Catholics also focus their attention on Mary this day and tomorrow (Holy Saturday
), empathizing with the pain she endured as Our Lady of Sorrows. In another break in the tradition of veiling statues since Passion Sunday
, they might dress the image of Our Lady in a black dress or veil, placing flowers of mourning before it in her honor.
Though a somber atmosphere will last until the Easter Vigil, after “The Hour” (3:00 PM) passes, it eases a bit, and life can go back to a “somber normal.” The phone can put back on the hook, etc., but candles and other symbols of Christ shouldn’t be used, music shouldn’t be played, raucous games should be eliminated, etc., while Christ is “in His Tomb” — i.e., until after Vigil of Holy Saturday when Eastertide officially begins.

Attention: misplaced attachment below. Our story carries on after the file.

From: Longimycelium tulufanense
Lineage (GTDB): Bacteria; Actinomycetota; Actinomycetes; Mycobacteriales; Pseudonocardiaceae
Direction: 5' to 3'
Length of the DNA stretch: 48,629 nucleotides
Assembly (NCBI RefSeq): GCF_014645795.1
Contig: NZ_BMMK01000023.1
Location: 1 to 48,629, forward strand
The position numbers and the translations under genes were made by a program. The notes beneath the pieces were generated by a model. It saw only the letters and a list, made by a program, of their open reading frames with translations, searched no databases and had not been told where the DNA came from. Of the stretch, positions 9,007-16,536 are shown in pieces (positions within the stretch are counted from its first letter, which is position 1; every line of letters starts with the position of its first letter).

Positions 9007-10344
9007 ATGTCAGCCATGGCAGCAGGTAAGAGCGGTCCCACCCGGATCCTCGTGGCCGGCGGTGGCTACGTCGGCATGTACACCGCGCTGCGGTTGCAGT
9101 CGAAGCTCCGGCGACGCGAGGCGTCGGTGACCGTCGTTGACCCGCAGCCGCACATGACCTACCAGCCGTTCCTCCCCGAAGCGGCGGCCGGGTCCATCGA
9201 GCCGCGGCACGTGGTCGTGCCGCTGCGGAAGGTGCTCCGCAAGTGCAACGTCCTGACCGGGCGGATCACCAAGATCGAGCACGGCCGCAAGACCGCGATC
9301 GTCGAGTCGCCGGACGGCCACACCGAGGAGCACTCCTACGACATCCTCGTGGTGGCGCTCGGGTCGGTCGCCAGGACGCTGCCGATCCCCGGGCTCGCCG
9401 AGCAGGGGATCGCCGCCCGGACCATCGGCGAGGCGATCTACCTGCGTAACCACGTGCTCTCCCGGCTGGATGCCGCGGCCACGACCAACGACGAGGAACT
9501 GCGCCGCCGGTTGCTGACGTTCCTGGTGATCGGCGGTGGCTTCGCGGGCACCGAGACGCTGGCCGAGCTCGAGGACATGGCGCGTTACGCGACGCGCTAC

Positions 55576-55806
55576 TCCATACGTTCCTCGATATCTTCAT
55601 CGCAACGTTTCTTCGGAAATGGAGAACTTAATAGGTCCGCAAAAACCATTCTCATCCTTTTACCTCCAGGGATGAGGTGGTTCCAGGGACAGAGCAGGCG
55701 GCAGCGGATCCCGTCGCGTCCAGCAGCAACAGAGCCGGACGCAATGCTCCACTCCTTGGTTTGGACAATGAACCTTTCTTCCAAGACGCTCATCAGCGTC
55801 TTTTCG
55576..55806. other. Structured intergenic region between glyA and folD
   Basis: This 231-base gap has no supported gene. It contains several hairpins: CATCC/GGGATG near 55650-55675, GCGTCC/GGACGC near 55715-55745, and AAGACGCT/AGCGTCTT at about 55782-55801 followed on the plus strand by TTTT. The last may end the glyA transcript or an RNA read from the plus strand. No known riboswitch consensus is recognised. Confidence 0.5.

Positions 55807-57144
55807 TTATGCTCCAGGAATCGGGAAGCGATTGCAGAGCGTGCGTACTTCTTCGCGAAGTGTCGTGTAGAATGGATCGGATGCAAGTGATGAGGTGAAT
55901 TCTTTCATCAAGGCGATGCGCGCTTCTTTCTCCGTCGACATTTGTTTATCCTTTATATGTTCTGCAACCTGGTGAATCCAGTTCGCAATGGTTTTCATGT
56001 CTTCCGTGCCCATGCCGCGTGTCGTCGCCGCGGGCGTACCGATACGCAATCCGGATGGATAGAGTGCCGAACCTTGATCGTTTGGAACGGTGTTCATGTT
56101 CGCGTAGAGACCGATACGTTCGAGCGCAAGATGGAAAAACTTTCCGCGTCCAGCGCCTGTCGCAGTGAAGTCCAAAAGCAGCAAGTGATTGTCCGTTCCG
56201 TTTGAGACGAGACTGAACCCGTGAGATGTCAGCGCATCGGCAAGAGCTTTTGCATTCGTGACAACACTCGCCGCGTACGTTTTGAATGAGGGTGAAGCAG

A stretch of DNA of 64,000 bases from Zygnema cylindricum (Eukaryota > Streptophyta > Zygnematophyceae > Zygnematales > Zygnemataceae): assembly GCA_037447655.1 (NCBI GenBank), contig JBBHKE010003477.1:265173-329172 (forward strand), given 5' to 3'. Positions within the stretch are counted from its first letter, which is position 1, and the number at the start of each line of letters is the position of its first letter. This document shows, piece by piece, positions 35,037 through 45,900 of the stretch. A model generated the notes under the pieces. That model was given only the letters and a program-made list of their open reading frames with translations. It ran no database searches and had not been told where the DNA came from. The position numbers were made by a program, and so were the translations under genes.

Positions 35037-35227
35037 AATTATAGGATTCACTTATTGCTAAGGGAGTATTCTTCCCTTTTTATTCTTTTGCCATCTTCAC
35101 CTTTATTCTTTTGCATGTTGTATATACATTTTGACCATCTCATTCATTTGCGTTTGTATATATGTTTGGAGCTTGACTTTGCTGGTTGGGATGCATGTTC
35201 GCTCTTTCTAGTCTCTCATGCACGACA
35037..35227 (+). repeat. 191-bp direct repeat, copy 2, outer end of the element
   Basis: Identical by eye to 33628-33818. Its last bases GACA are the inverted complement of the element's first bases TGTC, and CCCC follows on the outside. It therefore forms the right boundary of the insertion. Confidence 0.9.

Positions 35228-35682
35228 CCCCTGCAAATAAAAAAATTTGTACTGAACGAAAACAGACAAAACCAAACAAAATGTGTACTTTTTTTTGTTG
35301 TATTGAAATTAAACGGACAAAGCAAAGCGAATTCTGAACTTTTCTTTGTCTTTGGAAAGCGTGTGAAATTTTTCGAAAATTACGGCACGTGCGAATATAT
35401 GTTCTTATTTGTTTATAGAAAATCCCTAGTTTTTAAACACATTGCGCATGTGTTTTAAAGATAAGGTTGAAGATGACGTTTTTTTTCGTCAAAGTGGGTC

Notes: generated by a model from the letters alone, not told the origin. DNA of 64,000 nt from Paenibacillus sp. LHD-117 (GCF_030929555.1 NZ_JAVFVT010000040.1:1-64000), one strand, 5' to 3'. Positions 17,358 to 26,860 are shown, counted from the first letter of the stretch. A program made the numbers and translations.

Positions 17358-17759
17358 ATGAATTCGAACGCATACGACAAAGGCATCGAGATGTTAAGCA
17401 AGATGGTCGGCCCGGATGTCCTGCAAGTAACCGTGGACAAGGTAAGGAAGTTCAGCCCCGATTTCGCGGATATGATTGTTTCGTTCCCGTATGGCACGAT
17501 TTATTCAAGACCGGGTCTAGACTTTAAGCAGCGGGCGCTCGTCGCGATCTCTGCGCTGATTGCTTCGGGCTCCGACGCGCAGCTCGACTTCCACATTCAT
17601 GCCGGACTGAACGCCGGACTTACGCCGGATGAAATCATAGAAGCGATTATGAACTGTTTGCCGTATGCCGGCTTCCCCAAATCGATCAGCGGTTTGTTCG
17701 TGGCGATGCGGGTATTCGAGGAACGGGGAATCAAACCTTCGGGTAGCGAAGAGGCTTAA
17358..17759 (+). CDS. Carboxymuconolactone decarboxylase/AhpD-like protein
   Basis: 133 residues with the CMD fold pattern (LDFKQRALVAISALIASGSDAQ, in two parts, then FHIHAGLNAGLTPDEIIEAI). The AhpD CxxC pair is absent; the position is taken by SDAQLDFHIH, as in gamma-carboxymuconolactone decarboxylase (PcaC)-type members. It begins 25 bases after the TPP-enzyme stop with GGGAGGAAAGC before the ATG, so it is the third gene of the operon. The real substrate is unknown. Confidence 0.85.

No true Mass is offered today (or tomorrow until the Vigil tomorrow evening); instead a liturgy called the “Mass of the Presanctified” is offered , which is not a true Mass because no consecration takes place. Instead, we consume Hosts consecrated at yesterday’s Mass. Vestment colors will be black, and the liturgy consists of lessons, prayer, St. John’s version of the Passion, and ends with a long series of prayers for various intentions: the Church, the Pope, the faithful, those engaged in public affairs, catechumens, the needs of the faithful, unity, the conversion of the Jews, the conversion of infidels. These intentions are called the Great Intercessions, and we kneel after each.